We Interview EFiX Creators: OS X on PC

It’s no secret that enthusiasts have been trying (with some success) to get Apple’s operating systems to run on standard PCs. With Apple’s switch to Intel processors, the attempts to get Mac OS X running on non-Apple branded hardware became even more popular — and there was no more need to have an emulator running.

In the last year, several attempts at getting OS X to run on standard PC hardware were being tackled by two companies that offered to sell Mac clones. The first was Psystar, which is now in a legal battle with Apple. Psystar actually claims that it has the upper hand in the case, although we doubt that it would walk away from the court room hands free.

The other company, which launched in Europe, was Open System. This company however, didn’t last very long, looked shady, and offered to sell itself in whole for a measly $50,000. Obviously the intent was to create hype for a lost cause and then sell off the idea, make a quick buck, and disappear.

The unfortunate problem with both these companies — one of them obviously questionable — is that they both attempt to circumvent the Apple EULA. Both companies tried to sell fully built systems that bundled with hacked versions of OS X Leopard, essentially selling Mac clones, and as we all know, there aren’t any licensed makers of Mac clones.

Then a small company came along and introduced something called the EFiX. A small USB-based device, the EFiX connects to a motherboard’s internal USB header, and transforms it into a nearly authentic Mac system. By nearly, we mean the EFiX actually tricks a retail copy of Leopard into thinking that it’s been installed on a real Mac. With this setup, users don’t have to patch their operating systems nor do they have to worry about crippling their setup due to a system update from Apple.

The simple installation process accompanied with the reassurance that everything runs as it does on real Mac hardware, makes things really attractive for those who want to avoid the costs of buying Apple hardware but want to run Leopard.

I had the chance to sit down with Davide Rutigliano, CEO of Art Studios Entertainment, the company behind the EFiX device. I questioned him on the legality of the product as well as many technical aspects on just how the device works. Read on.

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  • ubertiger
    What's the estimated cost on these pieces of kit?
  • pjumpleby
    108 euros from mm services (swiss company)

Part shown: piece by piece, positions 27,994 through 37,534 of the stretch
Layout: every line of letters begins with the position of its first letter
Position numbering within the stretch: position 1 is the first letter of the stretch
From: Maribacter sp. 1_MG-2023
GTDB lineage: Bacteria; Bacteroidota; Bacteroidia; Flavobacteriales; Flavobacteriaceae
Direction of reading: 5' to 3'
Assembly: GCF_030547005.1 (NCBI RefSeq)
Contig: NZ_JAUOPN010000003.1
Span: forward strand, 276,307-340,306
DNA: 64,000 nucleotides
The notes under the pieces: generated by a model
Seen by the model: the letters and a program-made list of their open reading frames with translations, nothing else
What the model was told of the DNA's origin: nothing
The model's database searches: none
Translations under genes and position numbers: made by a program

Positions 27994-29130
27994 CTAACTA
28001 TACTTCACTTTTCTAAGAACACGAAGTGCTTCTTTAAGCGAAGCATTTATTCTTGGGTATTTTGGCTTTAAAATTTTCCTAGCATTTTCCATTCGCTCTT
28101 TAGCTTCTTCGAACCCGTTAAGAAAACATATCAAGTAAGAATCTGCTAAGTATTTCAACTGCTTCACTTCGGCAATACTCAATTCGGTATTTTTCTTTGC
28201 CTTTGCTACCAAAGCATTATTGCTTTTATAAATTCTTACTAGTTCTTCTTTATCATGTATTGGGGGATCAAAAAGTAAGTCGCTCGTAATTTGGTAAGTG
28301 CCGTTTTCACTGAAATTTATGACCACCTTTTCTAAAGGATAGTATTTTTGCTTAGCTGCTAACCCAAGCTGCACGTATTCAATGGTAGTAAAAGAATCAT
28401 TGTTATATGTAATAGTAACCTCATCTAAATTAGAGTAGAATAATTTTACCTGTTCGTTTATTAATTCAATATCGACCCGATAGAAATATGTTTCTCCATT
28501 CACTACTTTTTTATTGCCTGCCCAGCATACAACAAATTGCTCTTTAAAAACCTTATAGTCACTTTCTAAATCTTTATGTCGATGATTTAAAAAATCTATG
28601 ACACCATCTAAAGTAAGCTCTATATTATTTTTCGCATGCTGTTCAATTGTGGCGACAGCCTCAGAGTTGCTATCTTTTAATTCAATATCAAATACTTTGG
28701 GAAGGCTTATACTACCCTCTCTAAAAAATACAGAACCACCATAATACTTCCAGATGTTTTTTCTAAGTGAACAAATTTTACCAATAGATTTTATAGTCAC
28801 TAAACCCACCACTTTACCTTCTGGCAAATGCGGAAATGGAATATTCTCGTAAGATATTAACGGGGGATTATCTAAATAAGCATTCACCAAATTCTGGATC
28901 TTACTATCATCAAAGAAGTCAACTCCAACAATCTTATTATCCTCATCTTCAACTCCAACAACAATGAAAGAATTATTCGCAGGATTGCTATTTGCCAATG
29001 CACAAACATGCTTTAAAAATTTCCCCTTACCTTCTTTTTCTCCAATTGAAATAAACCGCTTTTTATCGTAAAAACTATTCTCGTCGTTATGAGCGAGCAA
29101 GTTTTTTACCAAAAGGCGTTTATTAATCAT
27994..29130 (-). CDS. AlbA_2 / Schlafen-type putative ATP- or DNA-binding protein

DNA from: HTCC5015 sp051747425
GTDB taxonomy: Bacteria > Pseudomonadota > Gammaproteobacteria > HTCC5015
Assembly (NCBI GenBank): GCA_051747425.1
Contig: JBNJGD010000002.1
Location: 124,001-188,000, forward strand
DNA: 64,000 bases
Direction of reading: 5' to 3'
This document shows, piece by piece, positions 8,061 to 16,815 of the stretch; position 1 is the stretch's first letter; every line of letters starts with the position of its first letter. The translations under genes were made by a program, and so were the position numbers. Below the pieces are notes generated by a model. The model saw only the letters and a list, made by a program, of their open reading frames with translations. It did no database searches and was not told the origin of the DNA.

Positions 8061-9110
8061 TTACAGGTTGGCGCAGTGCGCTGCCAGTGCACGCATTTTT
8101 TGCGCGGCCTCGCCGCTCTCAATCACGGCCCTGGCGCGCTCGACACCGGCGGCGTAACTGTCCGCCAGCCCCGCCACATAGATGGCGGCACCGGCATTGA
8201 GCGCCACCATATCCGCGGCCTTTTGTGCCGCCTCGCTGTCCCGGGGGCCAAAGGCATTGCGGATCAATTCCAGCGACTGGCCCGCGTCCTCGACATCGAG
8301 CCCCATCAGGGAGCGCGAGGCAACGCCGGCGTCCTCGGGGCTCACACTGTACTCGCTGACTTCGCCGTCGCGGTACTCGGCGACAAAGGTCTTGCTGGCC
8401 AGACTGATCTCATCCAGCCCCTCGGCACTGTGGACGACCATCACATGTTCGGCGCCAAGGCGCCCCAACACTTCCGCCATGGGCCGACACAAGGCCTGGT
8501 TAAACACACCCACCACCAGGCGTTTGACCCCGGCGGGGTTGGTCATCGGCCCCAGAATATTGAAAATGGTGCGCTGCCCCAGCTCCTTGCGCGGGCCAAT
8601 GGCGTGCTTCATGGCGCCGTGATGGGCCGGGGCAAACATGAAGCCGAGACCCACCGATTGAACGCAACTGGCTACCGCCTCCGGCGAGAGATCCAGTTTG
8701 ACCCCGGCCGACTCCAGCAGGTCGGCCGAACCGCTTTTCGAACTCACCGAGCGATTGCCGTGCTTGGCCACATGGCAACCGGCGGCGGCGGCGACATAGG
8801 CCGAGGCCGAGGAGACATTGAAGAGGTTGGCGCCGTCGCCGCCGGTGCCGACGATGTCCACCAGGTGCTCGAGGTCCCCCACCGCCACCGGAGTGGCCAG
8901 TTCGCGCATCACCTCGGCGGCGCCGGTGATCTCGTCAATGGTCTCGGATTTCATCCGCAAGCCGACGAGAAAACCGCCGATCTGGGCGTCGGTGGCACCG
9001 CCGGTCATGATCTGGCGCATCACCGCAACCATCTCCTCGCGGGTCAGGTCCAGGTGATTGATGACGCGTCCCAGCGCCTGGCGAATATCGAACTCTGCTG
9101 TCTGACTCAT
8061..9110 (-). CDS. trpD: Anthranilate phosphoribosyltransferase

http://m2-services.net/index.php?option=com_content&view=article&id=106&Itemid=129&lang=en
  • ImagineTek
    Well as you went to the trouble of interviewing this guy, you could of asked some more pertinent questions. Apple's EULA states that the OS should only be installed on Apple branded hardware, so what are they going to do...run of a batch of sticky back Apple logos? Can't see how that is going to fly. Also this thing about them wanting to move in the same direction as Apple...I'm assuming that wasn't to point of contacting Apple over this to see how they felt about it.

    Don't get me wrong I think the concept is very clever and would consider it seriously if I thought it was going to last long term. However I can't help but think that Apple will just let them pour their capital into this project then haul them into court. Then whoever has coughed up for one of these will quickly find Apple has found a way to stop it from functioning, which is a loss of about £150 if you add the cost of the hardware and OSX.

    He's right in so much as I believe there is a sizeable number of people who would like to try OSX but will absolutely not cough up Apple's hardware prices or accept the hardware limitations (especially the graphics). They might however be tempted by this set-up if Apple gave assurances that they wouldn't try and kill it.

    There are wins for Apple in this. They get revenue from the software sale and possible accessories. Perhaps more importantly, with Vista struggling for acceptance, the timing might never be so sweet again to see how much they could eat into the market share of Windows. They must know that it will never be significant as long as they tie it into their own kit, but this way... well who knows.

    As a neutral in all aspects of computing, I believe competition and choice is a great thing. At the very least, putting OSX into the melting pot like this would really force MS to pull their fingers out with regard to Windows.

    So what do you say Apple, are you ready to try a new revenue stream with none of the risk. It may come to nothing, but it may just be a sea change.
  • rtfm
    I want to know where is the anti trust case for Apple. Come EU, you hassle MS for bundling a free media player with Windows (bit like prosecuting Ford for putting in CD players in their cars) but don't blink an eye at Apples dodgy practice of Knobbling software to only work on Apply H/W (which we all know is basically just a low end PC). My point is people shouldn't need these bloody usb dongles [/rant]
  • 01bora
    Go look at the spec's for the base model Mac Pro. I don't recall ANY low end PC's having Dual Quad core Xeon processors...come to think of it I don't think there are any low end Servers that come equipped that way either. Do your research or at least get current. As for getting exposure to OSX, why not just pony up for the Mac Mini? I support PC's all day in my job so I am not a PC hater...they keep me employed. =)
  • darkstar782
    All this does is take over the functions of the BIOS with an EFI (extensible firmware interface) compatible system.

    This in itself is perfectly legal and nothing to do with Apple. EFI is an Intel system they have designed to try to replace the ageing BIOS.

    The fact that apple use the existence of EFI rather than a BIOS to confirm the machine is a Mac, is completely irrelevant to the conversation, and is frankly apples problem.